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Ethnographic Research 2.0: The potentialities of emergent digital technologies for qualitative organizational research

Murthy, Dhiraj. 2013. Ethnographic Research 2.0: The potentialities of emergent digital technologies for qualitative organizational research. Journal of Organizational Ethnography, 2(1), pp. 23-36. ISSN 2046-6749 [Article]

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Abstract or Description

Purpose – This article aims to present current and potential uses of innovative social research methodologies which harness emergent technologies. This article also seeks to note ethical issues surrounding emergent technologies.

Design/methodology/approach – Specifically, the use of social networking sites (SNS) such as Facebook as well as their applications will be explored. The use of iPhones as data gathering devices will also be explored as an example of the utility of ubiquitous technologies to ethnographic work.

Findings – This paper finds that emergent technologically-mediated ethnographic methods are of potential value to organizational ethnographers and that methodological barriers can be overcome to best leverage new media technologies in organizational ethnography.

Research limitations/implications – This article has not been designed as a comprehensive overview of these social research methods nor as a primer to implement them. Rather, the main purpose of it is to begin to explore their potential applications to organizational research and to raise awareness amongst organizational researchers.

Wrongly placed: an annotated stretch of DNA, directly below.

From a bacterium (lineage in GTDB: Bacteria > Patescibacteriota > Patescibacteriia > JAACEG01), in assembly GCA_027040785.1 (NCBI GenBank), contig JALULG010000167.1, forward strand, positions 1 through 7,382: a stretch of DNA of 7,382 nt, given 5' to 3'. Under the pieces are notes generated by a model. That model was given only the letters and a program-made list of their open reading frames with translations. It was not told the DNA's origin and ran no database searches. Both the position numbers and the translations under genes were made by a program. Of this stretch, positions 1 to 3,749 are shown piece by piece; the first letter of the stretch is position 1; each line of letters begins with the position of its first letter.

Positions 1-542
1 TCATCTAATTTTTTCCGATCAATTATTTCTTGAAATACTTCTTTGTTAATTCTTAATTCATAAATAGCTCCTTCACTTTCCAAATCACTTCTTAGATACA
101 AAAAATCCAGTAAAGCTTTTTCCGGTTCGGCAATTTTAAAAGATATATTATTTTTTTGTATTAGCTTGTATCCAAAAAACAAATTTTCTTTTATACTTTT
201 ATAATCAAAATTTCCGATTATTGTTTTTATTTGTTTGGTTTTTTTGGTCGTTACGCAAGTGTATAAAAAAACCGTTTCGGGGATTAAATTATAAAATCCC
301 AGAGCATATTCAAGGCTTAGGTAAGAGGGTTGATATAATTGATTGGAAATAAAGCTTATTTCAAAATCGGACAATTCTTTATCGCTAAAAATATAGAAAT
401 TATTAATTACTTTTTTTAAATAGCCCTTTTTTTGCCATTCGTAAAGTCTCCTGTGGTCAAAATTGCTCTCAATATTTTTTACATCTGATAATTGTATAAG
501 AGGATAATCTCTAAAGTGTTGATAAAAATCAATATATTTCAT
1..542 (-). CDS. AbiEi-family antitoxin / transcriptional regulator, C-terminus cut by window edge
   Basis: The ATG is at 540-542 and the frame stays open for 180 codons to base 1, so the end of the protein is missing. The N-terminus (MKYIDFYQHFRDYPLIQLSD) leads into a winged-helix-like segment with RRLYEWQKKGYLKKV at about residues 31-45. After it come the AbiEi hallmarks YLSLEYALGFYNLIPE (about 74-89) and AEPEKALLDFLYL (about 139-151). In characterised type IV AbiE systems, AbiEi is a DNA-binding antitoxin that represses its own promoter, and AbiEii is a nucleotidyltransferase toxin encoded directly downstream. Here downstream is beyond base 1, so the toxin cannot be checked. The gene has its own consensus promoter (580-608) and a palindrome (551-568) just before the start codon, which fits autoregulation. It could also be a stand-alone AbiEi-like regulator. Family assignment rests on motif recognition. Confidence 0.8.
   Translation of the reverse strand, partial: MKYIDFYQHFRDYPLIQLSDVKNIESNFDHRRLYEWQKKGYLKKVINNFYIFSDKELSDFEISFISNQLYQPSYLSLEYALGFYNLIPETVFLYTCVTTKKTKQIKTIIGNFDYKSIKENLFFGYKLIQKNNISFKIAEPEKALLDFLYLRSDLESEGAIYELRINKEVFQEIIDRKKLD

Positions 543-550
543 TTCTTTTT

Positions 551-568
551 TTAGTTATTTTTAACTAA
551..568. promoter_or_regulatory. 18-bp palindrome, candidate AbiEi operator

Originality/value – This article is original in its review of emergent digital research methods for qualitative organizational research. It reviews newer technologies and presents cases from the literature to highlight the varied methodological approaches implemented by organizational and other researchers in the field.

Item Type:

Article

Keywords:

Ethnography, Internet, Internet research ethics, Organizational ethnography, Social media, Social networking sites, Ubiquitous computing, Virtual ethnography

Departments, Centres and Research Units:

Sociology

Dates:

DateEvent
2013Published

Item ID:

9309

Date Deposited:

29 Oct 2013 22:48

Last Modified:

18 Feb 2014 09:56

Peer Reviewed:

Yes, this version has been peer-reviewed.

URI:

http://research.gold.ac.uk/id/eprint/9309

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